Divide Irises for Better, More Abundant Blooms
By Doug Coffey, Fairfax Master Gardener Intern
Bearded irises (Iris germanica) can provide your garden with an amazing palette of color from early spring through late spring. Some will even rebloom in the fall. But what do you do when that profusion of color starts thinning out?
If your irises haven’t been putting up blooms the way they once did, it may mean they are overcrowded and require division. The good news is that August is the perfect time to tackle that task.
If your clump of irises is in a sunny location, receiving at least six hours of sun, you may only need to cut out the dead rhizomes in the center of clump. New bloom stalks will not grow from dead rhizomes. Removing the dead material in the center will allow new division growth to expand back into that area.
• Your irises are growing in an area that has become too shady.
• The clump is overcrowded and bigger than you had intended it to be.
The tools you will require for this project are a spading fork, a sharp knife, a pair of garden scissors and a water hose with a nozzle.
Begin with the spading fork. Work your way around the iris clump to loosen the soil and dig up the entire clump. Shake off any loose dirt, and then spray the clump with water from your hose to remove all the soil. Carefully pull apart the entangled root and rhizomes into separate individual plants, and wash these clean.
Do not mulch iris leaves and dead rhizomes. I recommend you save only the best plants with healthy root systems and at least three leaf fronds on the rhizome.
After all the cleaning and trimming, soak each plant in a 10-percent Clorox solution for about three minutes to kill any bacteria that may be lingering on the plant. Then rinse the plant thoroughly with water and allow to air dry.
This is where you can become a good neighbor and share your plant increases. Throw away the remaining dead rhizome and leaf trimmings. Do not compost them.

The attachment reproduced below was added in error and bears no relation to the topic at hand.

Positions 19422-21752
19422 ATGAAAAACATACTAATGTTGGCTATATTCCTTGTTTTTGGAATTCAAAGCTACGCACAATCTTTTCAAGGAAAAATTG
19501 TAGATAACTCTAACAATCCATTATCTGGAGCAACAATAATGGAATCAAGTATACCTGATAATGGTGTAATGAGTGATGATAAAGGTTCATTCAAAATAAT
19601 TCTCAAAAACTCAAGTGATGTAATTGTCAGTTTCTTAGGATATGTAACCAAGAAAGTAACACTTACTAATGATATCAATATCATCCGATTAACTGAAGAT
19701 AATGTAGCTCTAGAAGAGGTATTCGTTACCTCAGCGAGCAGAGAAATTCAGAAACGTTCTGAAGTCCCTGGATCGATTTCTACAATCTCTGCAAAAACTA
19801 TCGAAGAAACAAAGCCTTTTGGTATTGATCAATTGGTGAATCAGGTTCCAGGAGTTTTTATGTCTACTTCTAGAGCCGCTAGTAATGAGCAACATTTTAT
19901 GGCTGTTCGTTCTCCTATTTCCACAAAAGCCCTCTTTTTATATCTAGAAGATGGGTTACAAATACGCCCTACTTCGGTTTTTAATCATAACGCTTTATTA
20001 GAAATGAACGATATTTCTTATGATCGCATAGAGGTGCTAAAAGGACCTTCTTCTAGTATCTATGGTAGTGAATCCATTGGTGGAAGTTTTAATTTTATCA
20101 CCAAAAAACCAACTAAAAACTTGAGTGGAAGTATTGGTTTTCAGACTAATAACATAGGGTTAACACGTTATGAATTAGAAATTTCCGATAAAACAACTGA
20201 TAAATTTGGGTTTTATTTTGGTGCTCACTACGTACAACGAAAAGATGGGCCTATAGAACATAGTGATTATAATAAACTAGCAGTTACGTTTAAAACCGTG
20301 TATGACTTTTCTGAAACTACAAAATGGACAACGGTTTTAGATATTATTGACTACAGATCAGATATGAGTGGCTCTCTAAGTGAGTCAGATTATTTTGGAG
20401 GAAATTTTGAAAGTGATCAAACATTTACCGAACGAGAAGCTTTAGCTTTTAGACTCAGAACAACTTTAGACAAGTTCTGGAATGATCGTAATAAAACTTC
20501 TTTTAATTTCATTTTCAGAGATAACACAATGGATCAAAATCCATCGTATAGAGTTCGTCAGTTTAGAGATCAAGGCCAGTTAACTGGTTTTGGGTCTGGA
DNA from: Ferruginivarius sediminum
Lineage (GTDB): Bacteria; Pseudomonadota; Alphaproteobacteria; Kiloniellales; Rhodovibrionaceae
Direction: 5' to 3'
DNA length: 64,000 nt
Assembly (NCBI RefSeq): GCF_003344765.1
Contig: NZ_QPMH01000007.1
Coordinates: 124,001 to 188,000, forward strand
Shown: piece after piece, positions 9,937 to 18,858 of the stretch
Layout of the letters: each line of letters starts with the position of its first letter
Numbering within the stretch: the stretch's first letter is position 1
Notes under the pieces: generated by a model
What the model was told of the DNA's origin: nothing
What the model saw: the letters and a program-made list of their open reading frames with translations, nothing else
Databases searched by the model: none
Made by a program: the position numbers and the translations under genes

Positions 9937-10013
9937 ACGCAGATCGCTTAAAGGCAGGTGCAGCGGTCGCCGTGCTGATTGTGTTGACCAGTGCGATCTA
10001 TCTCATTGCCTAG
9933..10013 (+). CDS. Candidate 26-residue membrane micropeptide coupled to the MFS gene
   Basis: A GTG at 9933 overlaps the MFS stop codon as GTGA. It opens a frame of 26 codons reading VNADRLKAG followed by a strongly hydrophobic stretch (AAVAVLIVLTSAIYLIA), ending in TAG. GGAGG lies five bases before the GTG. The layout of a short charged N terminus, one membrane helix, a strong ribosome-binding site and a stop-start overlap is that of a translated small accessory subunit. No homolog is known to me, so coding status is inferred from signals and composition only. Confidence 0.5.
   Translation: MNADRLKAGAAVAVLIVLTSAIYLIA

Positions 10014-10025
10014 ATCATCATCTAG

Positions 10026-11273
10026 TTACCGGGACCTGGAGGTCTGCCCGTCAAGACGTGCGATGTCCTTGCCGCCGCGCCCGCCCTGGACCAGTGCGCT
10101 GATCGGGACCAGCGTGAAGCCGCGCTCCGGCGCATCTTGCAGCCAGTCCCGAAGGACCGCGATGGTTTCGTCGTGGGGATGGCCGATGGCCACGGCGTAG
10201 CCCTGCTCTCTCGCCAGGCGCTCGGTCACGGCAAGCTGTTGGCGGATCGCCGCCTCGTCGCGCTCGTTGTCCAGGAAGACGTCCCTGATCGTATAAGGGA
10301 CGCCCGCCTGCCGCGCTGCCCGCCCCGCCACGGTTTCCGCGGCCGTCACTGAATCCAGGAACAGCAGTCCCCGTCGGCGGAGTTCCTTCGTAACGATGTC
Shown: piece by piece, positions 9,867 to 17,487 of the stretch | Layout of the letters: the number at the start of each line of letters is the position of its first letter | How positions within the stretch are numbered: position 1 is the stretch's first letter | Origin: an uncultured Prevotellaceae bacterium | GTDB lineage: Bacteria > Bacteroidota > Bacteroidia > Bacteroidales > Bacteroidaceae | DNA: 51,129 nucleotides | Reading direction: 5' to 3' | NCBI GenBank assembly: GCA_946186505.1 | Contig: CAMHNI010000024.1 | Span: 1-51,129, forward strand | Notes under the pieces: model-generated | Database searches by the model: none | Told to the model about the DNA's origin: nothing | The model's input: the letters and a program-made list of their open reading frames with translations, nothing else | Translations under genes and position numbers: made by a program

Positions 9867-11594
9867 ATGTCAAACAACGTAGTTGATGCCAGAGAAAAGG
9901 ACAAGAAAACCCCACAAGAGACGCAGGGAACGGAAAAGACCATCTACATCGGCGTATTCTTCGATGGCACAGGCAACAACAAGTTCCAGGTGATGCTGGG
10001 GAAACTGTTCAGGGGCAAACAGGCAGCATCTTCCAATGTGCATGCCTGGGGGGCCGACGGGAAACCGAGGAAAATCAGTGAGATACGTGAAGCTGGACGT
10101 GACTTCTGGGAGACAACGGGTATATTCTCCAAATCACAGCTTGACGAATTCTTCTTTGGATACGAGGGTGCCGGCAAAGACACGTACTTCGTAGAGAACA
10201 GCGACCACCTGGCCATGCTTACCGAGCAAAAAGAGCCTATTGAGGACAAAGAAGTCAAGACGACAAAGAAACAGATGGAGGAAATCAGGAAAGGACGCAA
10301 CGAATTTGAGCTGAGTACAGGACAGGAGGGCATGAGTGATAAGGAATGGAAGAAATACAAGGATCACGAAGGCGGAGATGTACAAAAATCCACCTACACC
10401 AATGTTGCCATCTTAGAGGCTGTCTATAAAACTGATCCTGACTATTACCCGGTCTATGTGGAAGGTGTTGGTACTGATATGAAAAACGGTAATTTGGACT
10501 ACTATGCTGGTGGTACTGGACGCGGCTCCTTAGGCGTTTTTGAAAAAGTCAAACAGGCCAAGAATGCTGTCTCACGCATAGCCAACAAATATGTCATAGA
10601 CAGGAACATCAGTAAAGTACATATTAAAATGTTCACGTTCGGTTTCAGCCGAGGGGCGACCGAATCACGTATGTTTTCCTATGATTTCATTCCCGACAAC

You can replant immediately, or if you want to move your irises to a new location, aim to get them into the ground within two weeks. If your replanting is delayed, soak the plant in a water bath for several minutes before planting. Enjoy that beautiful iris bloom again.
A clean iris bed is a healthy iris bed
If left unattended, iris beds become overcrowded as new plants compete for nutrients. The result is smaller new divisions and fewer bloom stalks. The entire clump becomes a breeding ground for disease and pests. One of the keys to maintaining a healthy bearded-iris bed is true of most perennial plantings. Keep the bed clean.
After blooming season, sanitation is important. Snap off the bloom stalks at the top of the rhizome. Then, each fall, clean out all the dead leaves and weeds. Throw away the leaves and stalks. Do not compost them.
The iris borer’s feeding can lead to another danger: bacterial soft rot. Rhizomes infected by soft rot are slimy, soft and foul-smelling. The rot will eventually kill the plant if not treated. If you find evidence of soft rot, scrape away the rot to hard, healthy flesh, and sprinkle the area with a kitchen cleaner such as Comet.
By attending to some simple “housekeeping” tasks, you will go a long way towards ensuring a healthy iris bed with an abundance of lovely blooms.
Iris germanica, Missouri Botanical Garden